Definition of acquire in English:



  • 1Buy or obtain (an asset or object) for oneself.

    ‘I managed to acquire all the books I needed’
    • ‘Young men going out to work were having to stay longer if they were to acquire rural assets.’
    • ‘In some cases, you are acquiring an asset that you haven't inspected, except from the curb.’
    • ‘The Agency claims the assets were acquired as a result of unlawful conduct related to drug trafficking.’
    • ‘They acquired assets to grow their market share and effectively overpaid for those acquisitions.’
    • ‘For him, the opportunity for blacks to earn a living and acquire property was more important than the right to vote.’
    • ‘On the other side sit large investors who acquire supplier assets at an attractive price.’
    • ‘They are paid in order to acquire assets whose use is a source of profits over and above the payments which must be made.’
    • ‘I have also been lucky enough to be able to acquire some investment property.’
    • ‘The college outgrew its quarters downtown and the Brothers acquired property in the Bronx.’
    • ‘A third category is made up of foreigners who acquire properties purely as investments.’
    • ‘The government spends the money, and the person who put up the capital acquires a financial asset.’
    • ‘Indian companies have been acquiring assets of foreign telecom companies that had been in distress.’
    • ‘The company has neither improved its financial indicators, nor acquired new assets.’
    • ‘On occasion, I also deal directly with the licensor to acquire art assets for use in the guide.’
    • ‘Investor consortia usually acquire properties that have already been constructed and let.’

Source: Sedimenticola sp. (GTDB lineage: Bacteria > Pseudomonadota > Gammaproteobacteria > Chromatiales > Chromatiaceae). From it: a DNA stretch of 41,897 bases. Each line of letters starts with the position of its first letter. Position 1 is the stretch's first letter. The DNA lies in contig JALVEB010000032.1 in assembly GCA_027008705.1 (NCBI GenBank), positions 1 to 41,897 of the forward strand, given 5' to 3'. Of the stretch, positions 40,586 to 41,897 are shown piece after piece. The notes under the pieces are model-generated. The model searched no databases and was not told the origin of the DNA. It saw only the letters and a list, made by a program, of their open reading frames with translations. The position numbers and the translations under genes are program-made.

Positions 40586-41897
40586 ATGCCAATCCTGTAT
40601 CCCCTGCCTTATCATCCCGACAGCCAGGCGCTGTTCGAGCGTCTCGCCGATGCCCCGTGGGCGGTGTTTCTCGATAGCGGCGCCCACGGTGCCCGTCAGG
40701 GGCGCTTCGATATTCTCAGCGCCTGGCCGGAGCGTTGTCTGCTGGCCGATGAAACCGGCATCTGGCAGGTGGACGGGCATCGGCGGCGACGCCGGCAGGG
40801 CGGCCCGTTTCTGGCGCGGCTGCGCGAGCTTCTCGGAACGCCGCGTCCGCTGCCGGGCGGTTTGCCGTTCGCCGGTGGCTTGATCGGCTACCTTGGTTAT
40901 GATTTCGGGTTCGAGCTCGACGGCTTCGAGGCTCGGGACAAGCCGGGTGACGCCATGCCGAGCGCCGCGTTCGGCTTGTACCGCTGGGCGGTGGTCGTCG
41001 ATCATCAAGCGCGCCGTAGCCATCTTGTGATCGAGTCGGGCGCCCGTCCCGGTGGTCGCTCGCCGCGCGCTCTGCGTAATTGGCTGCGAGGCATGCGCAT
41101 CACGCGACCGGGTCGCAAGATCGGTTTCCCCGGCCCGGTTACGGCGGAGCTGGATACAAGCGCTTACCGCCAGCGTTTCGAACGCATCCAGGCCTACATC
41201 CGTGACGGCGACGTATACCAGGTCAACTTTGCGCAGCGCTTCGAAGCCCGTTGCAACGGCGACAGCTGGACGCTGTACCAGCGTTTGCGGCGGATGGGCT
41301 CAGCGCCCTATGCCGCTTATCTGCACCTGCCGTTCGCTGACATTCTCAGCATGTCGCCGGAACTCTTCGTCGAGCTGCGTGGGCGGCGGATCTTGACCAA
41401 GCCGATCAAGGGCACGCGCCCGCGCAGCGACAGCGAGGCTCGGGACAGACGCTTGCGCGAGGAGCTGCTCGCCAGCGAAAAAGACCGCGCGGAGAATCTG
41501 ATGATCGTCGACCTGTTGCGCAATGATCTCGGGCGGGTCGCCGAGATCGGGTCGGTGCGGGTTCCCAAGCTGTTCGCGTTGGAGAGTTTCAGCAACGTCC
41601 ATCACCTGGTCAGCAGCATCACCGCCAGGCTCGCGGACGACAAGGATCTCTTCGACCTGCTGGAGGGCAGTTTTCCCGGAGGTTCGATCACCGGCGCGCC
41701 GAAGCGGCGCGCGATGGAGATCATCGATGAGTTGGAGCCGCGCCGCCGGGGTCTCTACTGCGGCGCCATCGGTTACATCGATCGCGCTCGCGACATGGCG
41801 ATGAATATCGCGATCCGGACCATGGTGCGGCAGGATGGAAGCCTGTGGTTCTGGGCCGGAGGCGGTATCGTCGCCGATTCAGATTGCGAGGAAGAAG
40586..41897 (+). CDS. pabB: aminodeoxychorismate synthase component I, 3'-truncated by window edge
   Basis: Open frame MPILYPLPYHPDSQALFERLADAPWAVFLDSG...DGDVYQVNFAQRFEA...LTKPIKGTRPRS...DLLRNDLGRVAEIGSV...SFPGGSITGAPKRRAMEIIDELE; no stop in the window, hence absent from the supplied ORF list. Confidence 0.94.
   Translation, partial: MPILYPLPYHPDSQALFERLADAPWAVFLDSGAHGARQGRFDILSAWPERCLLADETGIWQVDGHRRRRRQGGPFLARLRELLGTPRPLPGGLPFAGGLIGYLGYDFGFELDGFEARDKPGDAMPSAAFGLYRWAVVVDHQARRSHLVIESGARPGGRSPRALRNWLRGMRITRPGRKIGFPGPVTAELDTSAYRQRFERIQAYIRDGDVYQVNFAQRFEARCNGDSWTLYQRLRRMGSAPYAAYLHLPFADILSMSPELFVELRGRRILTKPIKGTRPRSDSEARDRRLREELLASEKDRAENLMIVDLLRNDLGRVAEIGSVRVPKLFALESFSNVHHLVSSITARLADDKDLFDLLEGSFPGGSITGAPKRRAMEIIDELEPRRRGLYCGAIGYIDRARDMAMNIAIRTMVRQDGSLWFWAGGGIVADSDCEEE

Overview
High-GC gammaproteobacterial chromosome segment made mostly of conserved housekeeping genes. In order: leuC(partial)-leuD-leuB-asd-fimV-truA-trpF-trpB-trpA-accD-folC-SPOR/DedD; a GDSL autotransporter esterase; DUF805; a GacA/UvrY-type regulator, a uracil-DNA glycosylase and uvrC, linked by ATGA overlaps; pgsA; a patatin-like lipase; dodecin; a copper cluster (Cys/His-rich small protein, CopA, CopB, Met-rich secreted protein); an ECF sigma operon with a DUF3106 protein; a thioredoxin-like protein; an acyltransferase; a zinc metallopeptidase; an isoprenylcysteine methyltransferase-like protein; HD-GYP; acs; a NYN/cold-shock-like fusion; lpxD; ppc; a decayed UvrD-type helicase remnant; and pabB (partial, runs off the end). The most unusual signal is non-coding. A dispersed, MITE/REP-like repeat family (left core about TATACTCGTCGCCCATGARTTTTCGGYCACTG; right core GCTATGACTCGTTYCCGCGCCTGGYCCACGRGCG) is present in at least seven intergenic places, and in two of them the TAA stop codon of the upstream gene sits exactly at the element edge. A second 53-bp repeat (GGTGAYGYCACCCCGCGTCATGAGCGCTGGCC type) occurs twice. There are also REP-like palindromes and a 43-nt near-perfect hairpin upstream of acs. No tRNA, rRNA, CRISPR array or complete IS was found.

• ‘By the end of his life he had acquired substantial property in Lynn.’
    • ‘If the criminals could not prove the assets were acquired legally they would be forfeited.’
    • ‘John went on to acquire properties and land in and around the village for future preservation.’
    • ‘Well, whether or not he has assets or may acquire assets in the future is a question.’
    • ‘Instead, tax will become payable automatically 30 days after the date that the purchaser acquires the property or land.’
    obtain, come by, come to have, get, receive, gain, earn, win, come into, come in for, take possession of, take receipt of, be given
    buy, purchase, procure, possess oneself of, secure
    gather, collect, pick up, appropriate, amass, build up, hook, net, land
    achieve, attain
    get one's hands on, get one's mitts on, get hold of, grab, bag, score, swing, nab, collar, cop
    View synonyms
  • 2Learn or develop (a skill, habit, or quality)

    ‘I've acquired a taste for whisky’
    • ‘For junior officers to become good officers, they must acquire the necessary virtues.’
    • ‘They want to learn more, know more and acquire skills like any other individual in society.’
    • ‘If a person acquires the skills to handle only one job, he or she is less likely to be a survivor in the years to come,’ she argues.’
    • ‘They acquired computer skills at a local training institute and received a certificate as well.’
    • ‘It provides an opportunity for people to acquire skills and confidence in devising their own responses to distress.’
    • ‘It takes chimps up to four years to acquire the necessary skills to select and adequately use the tools to crack a nut.’